Rather ironically, only 6 months ago VICE announced that “Taylor Smith will never be called a Whore” explaining that the slut-shaming implicit in her music – blaming the temptress for stealing a boyfriend; subtly implying that “good girls” who wait are superior to the “bad girls” who assert their sexuality, and denouncing those who interrupt the monogamous ideal – the whores who corrupt the men that the virgins have found. In doing so she sets herself up as one of the “good girls”, she might just want to have fun, but she is good regardless. This is the typical “good girl” role…
the patriarchy tells you that if you are a good girl and play by the rules, you will not get victimised. Pick on them, not me, is the refrain. Only it doesn’t actually work that way. Every justification used for the sexual exploitation of young women and that is acquiesced to only leads to greater demands.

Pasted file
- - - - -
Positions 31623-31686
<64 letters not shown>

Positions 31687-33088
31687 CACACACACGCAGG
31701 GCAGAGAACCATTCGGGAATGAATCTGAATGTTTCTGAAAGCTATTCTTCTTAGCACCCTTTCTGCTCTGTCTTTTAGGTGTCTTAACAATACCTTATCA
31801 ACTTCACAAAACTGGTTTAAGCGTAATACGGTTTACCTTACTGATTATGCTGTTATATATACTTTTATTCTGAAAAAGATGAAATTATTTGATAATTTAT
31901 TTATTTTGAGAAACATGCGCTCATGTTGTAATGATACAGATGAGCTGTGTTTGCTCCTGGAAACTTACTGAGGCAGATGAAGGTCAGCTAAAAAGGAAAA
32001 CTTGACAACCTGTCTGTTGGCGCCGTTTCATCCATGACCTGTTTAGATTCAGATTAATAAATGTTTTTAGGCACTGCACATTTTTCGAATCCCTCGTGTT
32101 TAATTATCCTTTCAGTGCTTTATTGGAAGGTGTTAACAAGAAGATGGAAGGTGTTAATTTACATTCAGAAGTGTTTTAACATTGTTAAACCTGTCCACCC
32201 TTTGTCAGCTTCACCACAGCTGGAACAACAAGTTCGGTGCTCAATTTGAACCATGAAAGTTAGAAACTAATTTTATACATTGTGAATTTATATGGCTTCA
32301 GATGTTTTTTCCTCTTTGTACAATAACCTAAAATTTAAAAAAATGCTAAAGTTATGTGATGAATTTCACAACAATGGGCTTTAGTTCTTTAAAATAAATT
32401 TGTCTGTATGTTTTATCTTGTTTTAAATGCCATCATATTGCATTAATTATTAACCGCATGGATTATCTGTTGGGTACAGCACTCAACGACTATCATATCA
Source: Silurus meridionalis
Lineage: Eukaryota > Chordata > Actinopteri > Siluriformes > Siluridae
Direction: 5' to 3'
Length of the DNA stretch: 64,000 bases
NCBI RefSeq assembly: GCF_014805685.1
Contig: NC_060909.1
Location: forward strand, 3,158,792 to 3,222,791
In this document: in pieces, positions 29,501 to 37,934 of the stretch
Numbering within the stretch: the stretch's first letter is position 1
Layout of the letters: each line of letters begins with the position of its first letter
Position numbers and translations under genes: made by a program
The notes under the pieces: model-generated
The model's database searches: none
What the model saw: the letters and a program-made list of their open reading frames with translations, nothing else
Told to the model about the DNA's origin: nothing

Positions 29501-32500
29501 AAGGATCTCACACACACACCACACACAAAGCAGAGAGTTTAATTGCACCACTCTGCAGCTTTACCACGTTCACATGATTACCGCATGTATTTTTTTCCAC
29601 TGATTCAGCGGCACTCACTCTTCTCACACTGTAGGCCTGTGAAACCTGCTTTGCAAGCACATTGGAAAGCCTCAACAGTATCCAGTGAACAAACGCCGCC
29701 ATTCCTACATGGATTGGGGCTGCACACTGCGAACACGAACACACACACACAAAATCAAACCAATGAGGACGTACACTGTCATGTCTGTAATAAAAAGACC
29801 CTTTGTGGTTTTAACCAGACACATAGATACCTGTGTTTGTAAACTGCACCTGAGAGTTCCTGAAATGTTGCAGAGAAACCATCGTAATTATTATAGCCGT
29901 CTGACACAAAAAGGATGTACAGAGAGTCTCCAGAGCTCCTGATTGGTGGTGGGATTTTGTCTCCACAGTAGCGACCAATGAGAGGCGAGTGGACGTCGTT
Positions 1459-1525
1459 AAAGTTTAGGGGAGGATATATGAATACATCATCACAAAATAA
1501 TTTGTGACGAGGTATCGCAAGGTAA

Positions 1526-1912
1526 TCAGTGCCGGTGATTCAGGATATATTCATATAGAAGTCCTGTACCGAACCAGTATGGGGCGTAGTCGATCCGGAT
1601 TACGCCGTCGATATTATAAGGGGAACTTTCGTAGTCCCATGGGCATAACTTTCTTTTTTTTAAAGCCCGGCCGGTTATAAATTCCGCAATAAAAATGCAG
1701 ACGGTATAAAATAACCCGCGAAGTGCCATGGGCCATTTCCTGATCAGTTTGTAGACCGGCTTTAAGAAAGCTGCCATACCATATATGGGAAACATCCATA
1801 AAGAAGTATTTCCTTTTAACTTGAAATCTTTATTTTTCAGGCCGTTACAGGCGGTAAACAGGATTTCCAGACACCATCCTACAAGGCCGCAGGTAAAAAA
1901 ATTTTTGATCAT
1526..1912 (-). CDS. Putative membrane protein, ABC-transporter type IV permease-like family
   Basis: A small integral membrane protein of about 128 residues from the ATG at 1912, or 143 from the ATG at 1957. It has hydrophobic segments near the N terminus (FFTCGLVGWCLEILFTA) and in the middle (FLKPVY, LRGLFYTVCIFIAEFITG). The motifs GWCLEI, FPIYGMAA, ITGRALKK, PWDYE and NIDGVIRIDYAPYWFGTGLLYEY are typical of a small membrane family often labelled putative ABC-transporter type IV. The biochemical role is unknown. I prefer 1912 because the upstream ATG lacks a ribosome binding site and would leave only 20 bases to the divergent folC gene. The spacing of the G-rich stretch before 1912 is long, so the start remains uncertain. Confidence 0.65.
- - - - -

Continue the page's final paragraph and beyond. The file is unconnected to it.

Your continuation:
No woman can escape the epithet of “whore” should she step outside the patriarchal demand of modesty and chastity in all things. While women bear the brunt of the “whore” stigma, they are often the ones to police it. When the English Collective of Prostitutes developed a slogan stating “We are all prostitutes” they were condemned by the mainstream feminist movement of the time. This universality of the shaming of female sexuality was also the motivation for the “Slutwalk” phenomenon, which went global in 2011, as women demanded the right and behave to dress as they pleased without the threat of sexual violence. Conversely Taslima Nasrin’s poem, “Yes, I am Whore” a well known Bangadeshi writer and feminist,came in for criticism from sex industry advocates following the same, theme – a theme which she developed in her autobiography